Purity, Temperance, and the Power of Wrath
Temptations and sins against purity can be an obstacle to living God’s call to holiness.
St Thomas Aquinas says that sins against purity are the most discouraging, because, by them, we find ourselves to be like the animals. As children of the heavenly Father, we are meant to live with a pure love that seeks the good of the other out of a motive of love for God. Jesus calls us to be “pure of heart.” (Mt 5:8)
Living holy purity is part of the Virtue called temperance. Temperance is that “cardinal” virtue in the Christian life that moderates the attractions and appetites, so that we use created things for their true and right purpose. (Catechism of the Catholic Church, # 1809). The habit or virtue of enjoying food or drink in moderation helps us ‘temper’ that appetite. So also chastity is the proper use of our sexuality according to our station in life. Sexual intimacy is proper to husband and wife who have formally sealed their life-long and exclusive fidelity to each other in marriage.
When we are confronted with temptations against the appetites of food, or drink, or sexual attraction, the best defense is often “flight.” If I am trying to diet and lose weight, it is best to avoid having delicious food (snacks, deserts, etc. ) close at hand outside of the planned meals. A person who has had problems with alcohol, similarly ought not to have lunch every day in the local bar. The temptations might be too constant. And if pornography has entrapped a person in the past, it may be necessary to develop a strategy for the prudent and temperate use of the computer. Some temptations, like sloth, or pride, or jealousy, we resist. But concerning temptations against the appetites, St Thomas Aquinas says we should ‘flee quickly’ from them.
A modern day philosopher and expert on St. Thomas Aquinas, the late German Catholic theologian, Josef Pieper, wrote an excellent work called “The Four Cardinal Virtues.” (Notre dame Press: 1966) Those virtues: Prudence, Justice, Fortitude, and Temperance, are the human virtues which the Catechism says are “pivotal” for the moral life. They get the name “cardinal” from the Latin, “cardo, cardinis,” a word that means “hinge.” The other virtues of the moral life are grouped around them. (Catechism of the Catholic Church, #1805)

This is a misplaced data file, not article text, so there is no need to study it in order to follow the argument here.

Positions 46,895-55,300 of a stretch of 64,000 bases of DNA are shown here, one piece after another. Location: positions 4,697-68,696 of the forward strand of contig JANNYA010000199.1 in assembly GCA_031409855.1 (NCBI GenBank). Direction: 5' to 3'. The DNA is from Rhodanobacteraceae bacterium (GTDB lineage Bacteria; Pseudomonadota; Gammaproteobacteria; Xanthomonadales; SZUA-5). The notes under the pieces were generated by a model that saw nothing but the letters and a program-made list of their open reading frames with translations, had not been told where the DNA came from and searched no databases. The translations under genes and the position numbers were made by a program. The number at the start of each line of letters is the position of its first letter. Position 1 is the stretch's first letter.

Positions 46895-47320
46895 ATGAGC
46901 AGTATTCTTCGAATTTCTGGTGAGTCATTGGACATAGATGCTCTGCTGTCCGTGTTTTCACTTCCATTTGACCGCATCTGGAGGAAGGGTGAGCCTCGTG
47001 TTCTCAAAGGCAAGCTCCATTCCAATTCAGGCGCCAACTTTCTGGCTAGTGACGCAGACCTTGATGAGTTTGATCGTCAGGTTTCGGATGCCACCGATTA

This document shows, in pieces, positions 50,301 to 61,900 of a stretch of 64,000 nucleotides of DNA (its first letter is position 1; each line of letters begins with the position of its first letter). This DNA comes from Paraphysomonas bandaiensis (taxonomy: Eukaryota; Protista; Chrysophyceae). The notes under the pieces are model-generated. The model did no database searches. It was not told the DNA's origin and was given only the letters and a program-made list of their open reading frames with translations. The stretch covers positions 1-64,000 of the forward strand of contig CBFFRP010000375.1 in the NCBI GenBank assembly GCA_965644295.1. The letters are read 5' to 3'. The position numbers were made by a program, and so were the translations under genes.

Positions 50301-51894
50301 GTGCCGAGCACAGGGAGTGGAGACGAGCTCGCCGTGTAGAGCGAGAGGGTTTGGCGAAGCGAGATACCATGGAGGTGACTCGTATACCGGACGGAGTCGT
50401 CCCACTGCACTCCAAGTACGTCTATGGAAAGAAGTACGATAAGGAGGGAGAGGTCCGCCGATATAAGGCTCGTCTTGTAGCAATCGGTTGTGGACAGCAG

At the end of Pieper’s treatment on the virtue of Temperance, (2016 paperback edition, pages 193-197) he writes about what he calls, “the power of wrath.” Immediately he acknowledges how in Christian awareness, anger or wrath has an almost exclusively negative meaning. But, he reminds us, “In the power of wrath, the energy of human nature is most clearly expressed.” Wrath, he suggests, is a force directed toward that which is difficult to achieve, “toward the thing beyond the easy grasp.” Wrath can rise up to help us win when there is an arduous good waiting to be conquered.
In what way then, can we enlist this human force of wrath to help us in living temperance, or even maintaining purity?
While it is true that a sudden and strong temptation against chastity - according to St Thomas - is most easily conquered by fleeing from the occasion of the sin, what does the saintly teacher tell us about the ongoing battle we may have against these appetites and sinful inclinations? Pieper sums it up best: St Thomas teaches “that the deterioration of one power of the soul [in this case, our failures against purity], should be healed … by the still undamaged core of some other power.” He suggests that we can subdue and quench our unchastity by “attacking a difficult task with the resilient joy generated in the full power of wrath.”
Another word for this heartfelt garnering of all our strength against the sin that seems to rob us of holy purity, might be “passion.” What good can we become passionate about, to channel the human energy God gave us? How can we direct the power of our human nature forcefully toward love rather than lust?
In the short term, we ought to humbly avoid –flee from - those things and inclinations which incite our appetites and which too often cause us to fail in love. In the longer term, what good goal or goals can I set for myself and seek with passion and zeal?
Zeal for your house consumes me! (Psalm 69:9)
“You shall love the Lord your God with all your heart and with all your soul and with all your strength and with all your mind, and your neighbor as yourself. And [Jesus] said to him, ‘You have answered correctly; do this, and you will live.’” (Lk 10:27-28; Mt 22: 37ff; Mk 12:30ff; Deut 6:5ff)
"I have come to cast fire upon the earth; and how I wish it were already kindled!” (Luke 12:49)